How to Change Your Career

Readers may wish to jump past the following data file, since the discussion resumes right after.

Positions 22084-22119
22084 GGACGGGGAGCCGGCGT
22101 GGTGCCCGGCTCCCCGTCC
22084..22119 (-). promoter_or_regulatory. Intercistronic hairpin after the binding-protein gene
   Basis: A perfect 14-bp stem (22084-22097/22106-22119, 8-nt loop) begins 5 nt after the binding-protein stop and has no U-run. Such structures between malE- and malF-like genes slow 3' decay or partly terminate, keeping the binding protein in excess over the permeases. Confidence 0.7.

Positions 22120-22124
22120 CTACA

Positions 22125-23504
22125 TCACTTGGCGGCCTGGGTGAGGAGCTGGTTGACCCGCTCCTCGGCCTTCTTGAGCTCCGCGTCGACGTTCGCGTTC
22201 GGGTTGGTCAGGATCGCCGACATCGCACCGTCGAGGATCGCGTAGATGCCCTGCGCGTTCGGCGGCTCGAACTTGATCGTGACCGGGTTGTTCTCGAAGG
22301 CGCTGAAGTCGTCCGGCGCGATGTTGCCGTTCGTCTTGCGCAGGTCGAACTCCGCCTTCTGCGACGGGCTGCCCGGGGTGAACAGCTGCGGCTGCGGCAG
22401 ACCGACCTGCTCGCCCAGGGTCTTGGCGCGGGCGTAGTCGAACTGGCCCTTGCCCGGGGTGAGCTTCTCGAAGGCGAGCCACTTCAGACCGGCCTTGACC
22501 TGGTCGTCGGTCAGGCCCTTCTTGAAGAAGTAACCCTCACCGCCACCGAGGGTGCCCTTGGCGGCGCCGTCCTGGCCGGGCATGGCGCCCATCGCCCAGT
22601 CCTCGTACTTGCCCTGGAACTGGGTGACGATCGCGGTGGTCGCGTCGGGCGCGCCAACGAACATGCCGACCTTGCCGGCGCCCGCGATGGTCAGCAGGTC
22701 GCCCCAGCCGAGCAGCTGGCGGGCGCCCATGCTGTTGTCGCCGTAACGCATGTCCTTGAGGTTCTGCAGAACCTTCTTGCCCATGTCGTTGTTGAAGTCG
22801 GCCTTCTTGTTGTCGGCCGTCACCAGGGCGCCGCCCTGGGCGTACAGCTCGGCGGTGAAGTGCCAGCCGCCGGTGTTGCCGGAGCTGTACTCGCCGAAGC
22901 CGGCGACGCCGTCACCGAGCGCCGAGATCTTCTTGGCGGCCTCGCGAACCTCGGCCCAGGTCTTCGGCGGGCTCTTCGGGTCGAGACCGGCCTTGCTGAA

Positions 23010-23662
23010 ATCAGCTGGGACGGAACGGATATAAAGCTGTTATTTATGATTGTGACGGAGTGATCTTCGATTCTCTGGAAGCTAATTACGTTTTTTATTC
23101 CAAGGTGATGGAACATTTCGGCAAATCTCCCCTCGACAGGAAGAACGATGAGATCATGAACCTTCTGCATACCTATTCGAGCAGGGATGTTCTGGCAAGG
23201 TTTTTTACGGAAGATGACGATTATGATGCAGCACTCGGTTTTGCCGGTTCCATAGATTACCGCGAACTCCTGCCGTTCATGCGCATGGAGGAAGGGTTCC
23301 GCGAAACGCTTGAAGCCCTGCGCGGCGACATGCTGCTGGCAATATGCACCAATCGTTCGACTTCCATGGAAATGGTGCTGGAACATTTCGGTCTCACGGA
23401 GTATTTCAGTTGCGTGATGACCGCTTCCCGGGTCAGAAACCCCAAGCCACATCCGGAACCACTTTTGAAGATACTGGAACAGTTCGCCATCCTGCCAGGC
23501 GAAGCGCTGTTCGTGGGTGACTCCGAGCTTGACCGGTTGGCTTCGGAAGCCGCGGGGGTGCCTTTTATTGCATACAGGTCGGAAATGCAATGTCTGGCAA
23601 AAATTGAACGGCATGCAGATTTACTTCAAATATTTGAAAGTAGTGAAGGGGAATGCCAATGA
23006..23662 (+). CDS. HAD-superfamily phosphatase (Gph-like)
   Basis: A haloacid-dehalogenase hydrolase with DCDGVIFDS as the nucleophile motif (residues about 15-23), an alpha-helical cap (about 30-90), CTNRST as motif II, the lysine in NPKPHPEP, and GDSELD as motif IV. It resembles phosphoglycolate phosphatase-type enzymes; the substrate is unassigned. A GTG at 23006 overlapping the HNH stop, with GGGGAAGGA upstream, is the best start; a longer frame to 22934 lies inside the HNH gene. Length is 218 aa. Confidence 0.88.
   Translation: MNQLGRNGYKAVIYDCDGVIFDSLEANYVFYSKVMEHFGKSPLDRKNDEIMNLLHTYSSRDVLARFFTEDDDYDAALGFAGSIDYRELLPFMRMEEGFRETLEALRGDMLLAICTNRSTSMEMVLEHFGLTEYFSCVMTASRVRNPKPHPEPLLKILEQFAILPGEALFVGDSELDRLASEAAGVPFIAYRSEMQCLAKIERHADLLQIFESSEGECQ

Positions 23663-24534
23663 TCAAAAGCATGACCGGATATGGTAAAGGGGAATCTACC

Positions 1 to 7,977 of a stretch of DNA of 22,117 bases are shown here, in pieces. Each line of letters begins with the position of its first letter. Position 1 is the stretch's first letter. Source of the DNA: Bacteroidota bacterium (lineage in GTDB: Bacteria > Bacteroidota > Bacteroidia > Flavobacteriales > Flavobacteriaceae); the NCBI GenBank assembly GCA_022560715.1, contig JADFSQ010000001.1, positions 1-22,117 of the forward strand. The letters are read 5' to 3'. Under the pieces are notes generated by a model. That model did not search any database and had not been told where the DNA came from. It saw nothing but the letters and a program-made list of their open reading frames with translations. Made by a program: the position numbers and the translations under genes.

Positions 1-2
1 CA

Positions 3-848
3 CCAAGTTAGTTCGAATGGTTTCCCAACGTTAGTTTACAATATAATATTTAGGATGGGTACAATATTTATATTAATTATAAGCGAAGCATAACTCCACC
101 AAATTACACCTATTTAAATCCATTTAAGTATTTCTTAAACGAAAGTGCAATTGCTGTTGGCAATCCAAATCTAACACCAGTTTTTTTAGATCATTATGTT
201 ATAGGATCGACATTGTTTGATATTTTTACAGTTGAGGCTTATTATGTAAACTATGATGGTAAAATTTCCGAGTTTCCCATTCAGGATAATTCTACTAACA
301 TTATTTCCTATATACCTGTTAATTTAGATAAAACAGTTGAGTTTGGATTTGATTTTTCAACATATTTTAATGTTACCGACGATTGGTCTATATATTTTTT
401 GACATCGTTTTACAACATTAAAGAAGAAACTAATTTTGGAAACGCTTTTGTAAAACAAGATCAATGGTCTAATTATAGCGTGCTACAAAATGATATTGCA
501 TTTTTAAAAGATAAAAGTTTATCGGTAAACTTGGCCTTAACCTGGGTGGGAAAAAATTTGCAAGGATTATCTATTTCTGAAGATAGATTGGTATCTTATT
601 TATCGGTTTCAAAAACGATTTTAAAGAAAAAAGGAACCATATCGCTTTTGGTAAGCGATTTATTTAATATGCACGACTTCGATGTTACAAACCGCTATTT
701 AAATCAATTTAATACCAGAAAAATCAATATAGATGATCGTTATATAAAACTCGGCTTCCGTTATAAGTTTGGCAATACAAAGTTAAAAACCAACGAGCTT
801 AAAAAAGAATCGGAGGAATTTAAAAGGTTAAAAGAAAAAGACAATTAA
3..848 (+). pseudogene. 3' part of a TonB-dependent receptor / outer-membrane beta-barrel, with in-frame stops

Doing what you love is more practical than you think. If you're trying to find your calling, "the most important factors to look at are your natural talents and your personality," says Nicholas Lore, director of the Rockport Institute, a career-coaching firm in Rockville, Maryland. Richard Bolles, author of What Color Is Your Parachute? (Ten Speed, $18, amazon.com), suggests making two lists: one with your top-five skills, the other with your five favorite fields. Show your list around zealously. "You'll typically get many job suggestions," Bolles says. For an intermediary shift, he says, "either change your title and keep the field, or keep your title and change the field." He cites an aspiring pilot with poor vision who ended up working for the airlines by making airplane seats. Anne Steiner, director of the Seattle office of the Johnson O'Connor Research Foundation, which conducts aptitude tests, says to "volunteer or get a part-time job to learn from people in the industry you're interested in." Soon you'll be one of them.